In fact, he made a decision to relocate to South Africa so that he would pursue the dream he had in Malaysia. But, first things first: learn more about photography. So far, he already knew by about 90 percent of photography through his online studies.

But, he was also seriously considering diverting from ‘sedentary photography’ - so to speak - to work in his travel beat in the photography industry, Osse explains that, after having taken pictures of people for a long time, he lost interest in that.

“There are perceptions that taking photos of people is an easy job; this is not true because, as a photographer, there is lot more than shooting pictures of people. It takes a lot of emotional intelligence, consumes lots of energy because, in-between, you have to make a person feel comfortable while you take his/her picture.

This is hard for an introvert. However, I started noticing that less energy was consumed when I started shooting locations, rather than merely persons,” Osse explains.

Being an introvert photographer shooting pictures of people became difficult for Osse, especially when he constantly took shots of new people whose comfortability to be photographed weighed down on his energy.

Extroverted photographers, on the contrary, are always on the move, and can’t stand still. They prefer to go out and hunt for ‘photographic moments,’ rather than just waiting for such ‘moments’ come to them!

In 2018, Osse decided not to accept any new projects because he started acknowledging that his talent could be evolved into a different kinds of photography.

He later realized that the passion for taking pictures of people was slowly fading - and also felt like there was an invisible ‘something’ hindering his creativity.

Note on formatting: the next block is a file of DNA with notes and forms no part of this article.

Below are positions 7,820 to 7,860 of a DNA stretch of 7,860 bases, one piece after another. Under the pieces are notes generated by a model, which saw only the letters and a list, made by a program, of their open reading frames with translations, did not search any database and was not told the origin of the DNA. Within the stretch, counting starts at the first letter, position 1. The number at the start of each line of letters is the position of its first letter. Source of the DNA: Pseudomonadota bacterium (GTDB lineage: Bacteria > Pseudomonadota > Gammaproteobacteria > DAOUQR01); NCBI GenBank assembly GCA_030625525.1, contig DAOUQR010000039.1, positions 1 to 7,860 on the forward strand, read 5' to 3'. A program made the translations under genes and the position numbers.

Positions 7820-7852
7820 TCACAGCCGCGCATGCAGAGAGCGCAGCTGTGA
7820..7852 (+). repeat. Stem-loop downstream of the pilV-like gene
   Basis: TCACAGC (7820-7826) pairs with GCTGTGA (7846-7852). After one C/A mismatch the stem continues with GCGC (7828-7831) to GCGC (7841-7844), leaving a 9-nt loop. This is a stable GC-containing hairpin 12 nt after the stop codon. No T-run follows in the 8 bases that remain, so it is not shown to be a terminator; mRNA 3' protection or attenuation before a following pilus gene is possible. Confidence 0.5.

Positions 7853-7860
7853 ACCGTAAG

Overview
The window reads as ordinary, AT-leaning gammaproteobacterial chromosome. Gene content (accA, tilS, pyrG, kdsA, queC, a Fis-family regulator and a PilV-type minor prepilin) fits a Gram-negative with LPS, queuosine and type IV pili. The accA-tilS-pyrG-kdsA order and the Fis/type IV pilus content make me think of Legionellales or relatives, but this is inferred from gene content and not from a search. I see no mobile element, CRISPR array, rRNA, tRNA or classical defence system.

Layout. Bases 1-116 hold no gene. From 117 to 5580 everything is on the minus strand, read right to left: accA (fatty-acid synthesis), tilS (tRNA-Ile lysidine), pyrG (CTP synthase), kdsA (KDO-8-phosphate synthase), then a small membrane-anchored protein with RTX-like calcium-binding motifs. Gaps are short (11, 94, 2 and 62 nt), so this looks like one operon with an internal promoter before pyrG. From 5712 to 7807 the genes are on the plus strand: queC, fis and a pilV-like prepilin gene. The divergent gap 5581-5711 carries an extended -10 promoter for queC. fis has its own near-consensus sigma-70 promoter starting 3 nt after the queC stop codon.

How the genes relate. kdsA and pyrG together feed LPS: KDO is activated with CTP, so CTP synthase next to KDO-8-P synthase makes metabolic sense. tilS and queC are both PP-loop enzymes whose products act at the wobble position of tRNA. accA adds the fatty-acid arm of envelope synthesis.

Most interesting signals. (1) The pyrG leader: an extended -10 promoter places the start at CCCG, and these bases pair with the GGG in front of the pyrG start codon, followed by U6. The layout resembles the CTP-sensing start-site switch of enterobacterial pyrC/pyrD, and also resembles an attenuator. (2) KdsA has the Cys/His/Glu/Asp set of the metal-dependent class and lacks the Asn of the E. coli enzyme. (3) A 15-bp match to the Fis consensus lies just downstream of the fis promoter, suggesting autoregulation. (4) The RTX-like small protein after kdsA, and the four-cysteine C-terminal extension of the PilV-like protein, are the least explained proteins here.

“I felt ‘unseen,’ and I kept questioning my role in the creative industry: questions like ‘what am I meant to do.’ I later understood that I had to do something that I love to ease my conscience,” says Osse.

During a one-year stay without taking people’s pictures, Osse came to understand that he was depressed - and, to work his way out of it, he took on as a hobby exploring areas other than photography: things he believed could make him perceive life differently.

He started reading finance, leadership, motivations and self-awareness books, to Osse this was a whole new world, it still feels different and good at the same since to him it was more of a balanced diet of information mixed with an arena, he was already an expert of.

“I might have dealt with it differently. But, if I was to advise a young aspiring photo videographer on how to deal with depression - and at a time when they are unmotivated - I would tell them to consult a counselor or a psychiatrist who would help them to deal with such matters accordingly,” he says.

After not working at photography for a year, Osse decided to make January of each succeeding year his ‘ME TIME’, and would inform his followers on Instagram on the matter.

“It has been three years now since I started taking the monthly break a year. This is important to me, because not only does it push me to greater heights; this break has so far taught me to practise gratitude - which keeps depression at bay, and from coming back,” says Osse.

There have been many noticeable differences since Osse started working as a travel photographer in 2019, He says he currently knows how to prepare himself better before interacting with people in the planned locations to shoot.

He now recognizes the ‘dos and don’ts’ of photography when interacting in crowded places.